I think we all remember a time when SNL was better. And for each of us it’s a different time. But even in the bad years, it’s nice to know that it’s still there for those of us who are more likely to stay home on a Saturday night than to go out.
I did go out this past Saturday, though. I went to my cousin’s birthday party. It was very nice, but it’s always somewhat daunting seeing the extended family. My clan is fairly large and mostly disconnected. Everyone knows we’re all related, but no one seems to be sure exactly how. As such, every conversation begins with, “OK, so who are you?”
Nonetheless, a good time was had by all, and I got to see my favorite cousin and my favorite aunt. And the following day (Easter) I spent time with my favorite mother and my favorite uncle. Plus my favorite daughters and my favorite girlfriend (I only have one, mind you).
In other words, this past weekend, SNL wasn’t the highlight. And at 37, that’s saying something.

Tuesday, April 03, 2012

Take a look at us now

I’m not sure why, but we seem to have a tendency to romanticize the past and fantasize the future. We look around at the world and think, “this must be the low point.”

Just think of American history. We idealize the founding fathers, placing them up on a pedestal of perfection, thinking that they knew exactly what they were doing and they did so perfectly, righteously and with complete disregard for self interest.

We look at our lying, cheating, philandering politicians and wish we had the kind of politicians that existed decades ago. You know — the lying, cheating, philandering kind.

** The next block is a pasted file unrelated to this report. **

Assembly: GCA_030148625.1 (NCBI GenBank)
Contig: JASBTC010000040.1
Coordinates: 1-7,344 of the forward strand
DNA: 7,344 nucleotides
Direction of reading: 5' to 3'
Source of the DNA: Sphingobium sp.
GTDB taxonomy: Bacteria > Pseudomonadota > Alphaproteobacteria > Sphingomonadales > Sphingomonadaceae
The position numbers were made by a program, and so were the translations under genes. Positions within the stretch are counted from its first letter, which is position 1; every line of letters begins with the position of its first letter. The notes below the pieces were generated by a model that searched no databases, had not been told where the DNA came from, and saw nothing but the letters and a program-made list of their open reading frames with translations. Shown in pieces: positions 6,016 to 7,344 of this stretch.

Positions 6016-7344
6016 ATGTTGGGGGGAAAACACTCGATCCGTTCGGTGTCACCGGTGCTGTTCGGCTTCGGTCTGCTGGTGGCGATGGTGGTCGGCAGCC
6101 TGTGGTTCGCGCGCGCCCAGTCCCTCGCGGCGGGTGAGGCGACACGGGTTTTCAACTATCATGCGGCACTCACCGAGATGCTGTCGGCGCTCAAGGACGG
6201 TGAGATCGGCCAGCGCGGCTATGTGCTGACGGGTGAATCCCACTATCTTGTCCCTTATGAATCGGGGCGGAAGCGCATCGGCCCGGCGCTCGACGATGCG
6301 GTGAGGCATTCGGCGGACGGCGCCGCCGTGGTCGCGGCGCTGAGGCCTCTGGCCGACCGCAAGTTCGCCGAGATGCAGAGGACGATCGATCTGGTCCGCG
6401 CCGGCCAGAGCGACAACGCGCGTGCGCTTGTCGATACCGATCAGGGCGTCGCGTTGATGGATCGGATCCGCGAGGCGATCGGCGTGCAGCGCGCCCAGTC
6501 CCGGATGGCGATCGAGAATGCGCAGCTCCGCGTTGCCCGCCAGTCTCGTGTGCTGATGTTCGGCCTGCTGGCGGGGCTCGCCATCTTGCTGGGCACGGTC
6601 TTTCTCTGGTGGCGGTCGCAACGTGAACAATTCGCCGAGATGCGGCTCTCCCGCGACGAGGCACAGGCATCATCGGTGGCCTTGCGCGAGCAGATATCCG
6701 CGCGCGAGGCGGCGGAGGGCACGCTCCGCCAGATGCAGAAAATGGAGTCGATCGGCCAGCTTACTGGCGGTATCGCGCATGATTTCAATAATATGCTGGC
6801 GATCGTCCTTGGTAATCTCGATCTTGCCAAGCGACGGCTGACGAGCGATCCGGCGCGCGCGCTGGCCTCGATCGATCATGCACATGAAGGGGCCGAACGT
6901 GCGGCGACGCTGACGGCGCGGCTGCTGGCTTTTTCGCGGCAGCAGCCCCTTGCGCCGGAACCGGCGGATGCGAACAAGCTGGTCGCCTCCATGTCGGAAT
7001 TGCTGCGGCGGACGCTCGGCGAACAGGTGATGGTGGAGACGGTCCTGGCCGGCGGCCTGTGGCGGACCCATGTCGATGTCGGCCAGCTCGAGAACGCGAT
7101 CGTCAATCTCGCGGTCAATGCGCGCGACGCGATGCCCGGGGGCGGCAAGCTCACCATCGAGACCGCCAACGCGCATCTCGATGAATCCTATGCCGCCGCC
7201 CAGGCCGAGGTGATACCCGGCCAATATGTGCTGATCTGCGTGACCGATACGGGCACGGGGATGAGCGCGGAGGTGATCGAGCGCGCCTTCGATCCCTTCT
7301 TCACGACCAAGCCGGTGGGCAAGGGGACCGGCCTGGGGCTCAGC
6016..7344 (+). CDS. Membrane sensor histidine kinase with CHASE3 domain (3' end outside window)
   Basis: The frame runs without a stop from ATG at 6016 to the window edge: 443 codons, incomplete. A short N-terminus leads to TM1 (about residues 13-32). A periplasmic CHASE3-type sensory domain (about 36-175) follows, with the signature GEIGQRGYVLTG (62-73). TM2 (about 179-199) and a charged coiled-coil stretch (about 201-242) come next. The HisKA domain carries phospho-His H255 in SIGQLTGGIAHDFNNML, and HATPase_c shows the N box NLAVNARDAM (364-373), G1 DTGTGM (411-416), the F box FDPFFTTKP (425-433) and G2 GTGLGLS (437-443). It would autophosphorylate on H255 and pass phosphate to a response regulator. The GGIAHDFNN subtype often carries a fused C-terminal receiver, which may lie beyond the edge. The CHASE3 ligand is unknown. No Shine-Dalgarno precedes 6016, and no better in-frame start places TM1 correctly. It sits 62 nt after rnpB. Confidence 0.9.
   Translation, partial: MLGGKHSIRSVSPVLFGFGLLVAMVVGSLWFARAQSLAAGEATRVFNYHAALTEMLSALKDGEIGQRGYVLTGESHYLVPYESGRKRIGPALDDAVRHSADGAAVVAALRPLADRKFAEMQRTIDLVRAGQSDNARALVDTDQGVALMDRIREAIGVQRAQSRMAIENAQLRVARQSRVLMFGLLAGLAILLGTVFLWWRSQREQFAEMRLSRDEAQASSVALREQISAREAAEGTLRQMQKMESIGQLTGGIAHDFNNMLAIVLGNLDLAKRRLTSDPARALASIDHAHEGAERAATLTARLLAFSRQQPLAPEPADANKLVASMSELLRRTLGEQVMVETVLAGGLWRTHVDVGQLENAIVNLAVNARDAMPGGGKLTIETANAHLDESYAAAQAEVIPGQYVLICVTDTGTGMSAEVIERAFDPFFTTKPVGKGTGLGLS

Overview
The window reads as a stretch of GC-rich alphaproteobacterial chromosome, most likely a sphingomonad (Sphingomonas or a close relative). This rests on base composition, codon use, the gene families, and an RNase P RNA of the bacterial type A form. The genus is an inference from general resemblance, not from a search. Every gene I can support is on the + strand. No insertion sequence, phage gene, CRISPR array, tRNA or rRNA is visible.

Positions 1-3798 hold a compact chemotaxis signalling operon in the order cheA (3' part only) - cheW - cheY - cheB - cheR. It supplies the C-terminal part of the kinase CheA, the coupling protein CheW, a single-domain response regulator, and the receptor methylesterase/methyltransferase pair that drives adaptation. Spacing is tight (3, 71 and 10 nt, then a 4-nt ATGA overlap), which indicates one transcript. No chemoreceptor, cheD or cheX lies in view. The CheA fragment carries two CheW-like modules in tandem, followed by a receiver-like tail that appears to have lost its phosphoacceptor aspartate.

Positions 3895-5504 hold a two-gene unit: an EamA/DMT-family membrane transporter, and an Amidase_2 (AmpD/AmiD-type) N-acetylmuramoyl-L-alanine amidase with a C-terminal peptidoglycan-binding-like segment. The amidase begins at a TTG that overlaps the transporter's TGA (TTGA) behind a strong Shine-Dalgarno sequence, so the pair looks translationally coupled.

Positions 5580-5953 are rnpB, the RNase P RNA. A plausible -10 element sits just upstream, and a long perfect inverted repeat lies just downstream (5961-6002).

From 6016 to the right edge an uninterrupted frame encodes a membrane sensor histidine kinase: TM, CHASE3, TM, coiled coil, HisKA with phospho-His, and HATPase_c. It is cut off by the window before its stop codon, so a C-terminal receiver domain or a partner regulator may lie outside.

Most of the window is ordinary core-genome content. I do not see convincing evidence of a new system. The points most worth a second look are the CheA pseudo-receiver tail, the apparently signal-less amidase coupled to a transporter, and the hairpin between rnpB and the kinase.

The truth is, humanity is humanity. And the type of person who wants to be a politician in 2012 was exactly the same type of person that wanted the be a politician in 1812. They cut back-room deals, had affairs, and lined their own pockets. It’s just that now there’s television cameras around 24 hours a day so they get caught a lot more.

Think of your family history. Grandma and grandpa will tell you that the world was a much better place when they were younger. Smarter. Safer. Nicer. Cleaner. And great grandma and great granpa would say it was even smarter, safer, nicer and cleaner before grandma and grandpa were born.

You don’t even have to go back that far. Just go to your own youth. How many times growing up did you say “I’m bored. There’s nothing to do.” Probably a lot. And yet, looking back, you don’t remember boredom. You remember pickup hockey games, catching crayfish and long walks through the field behind your house — or whatever your equivalent may be.

The world is the world. And people are people. Truth is, things haven’t changed that much since great grandma and great grandpa were doing their thing. Maybe it was cleaner, though.

Of course, we imagine that our lives will get easier. Next year will be better. You’ll eat better, excercise, have more money, get the girl, whatever.

Oh, and society is going to figure out what ails it next year, too. We’ll get rid of the jerks in office, have sweeping changes to make sure we never get taken advantage of again, invent flying cars, cure cancer and end world hunger.

My daughter and I were discussing the other day how much English has devolved from Shakespearean time to the American Revolution to now — and how much further it’s devolved because of text messaging. It made us wonder how much worse it will be in 200 years and what society is going to think 200 years from now looking back on today. I joked that in 200 years, Jersey Shore may be high brow. I certainly hope not. 

The beautiful thing is, of course, we don’t live in Shakespearean times. Or during the revolution. Or 200 years from now. We live now. And when we look back on now, we’re going to remember that it was the best time ever.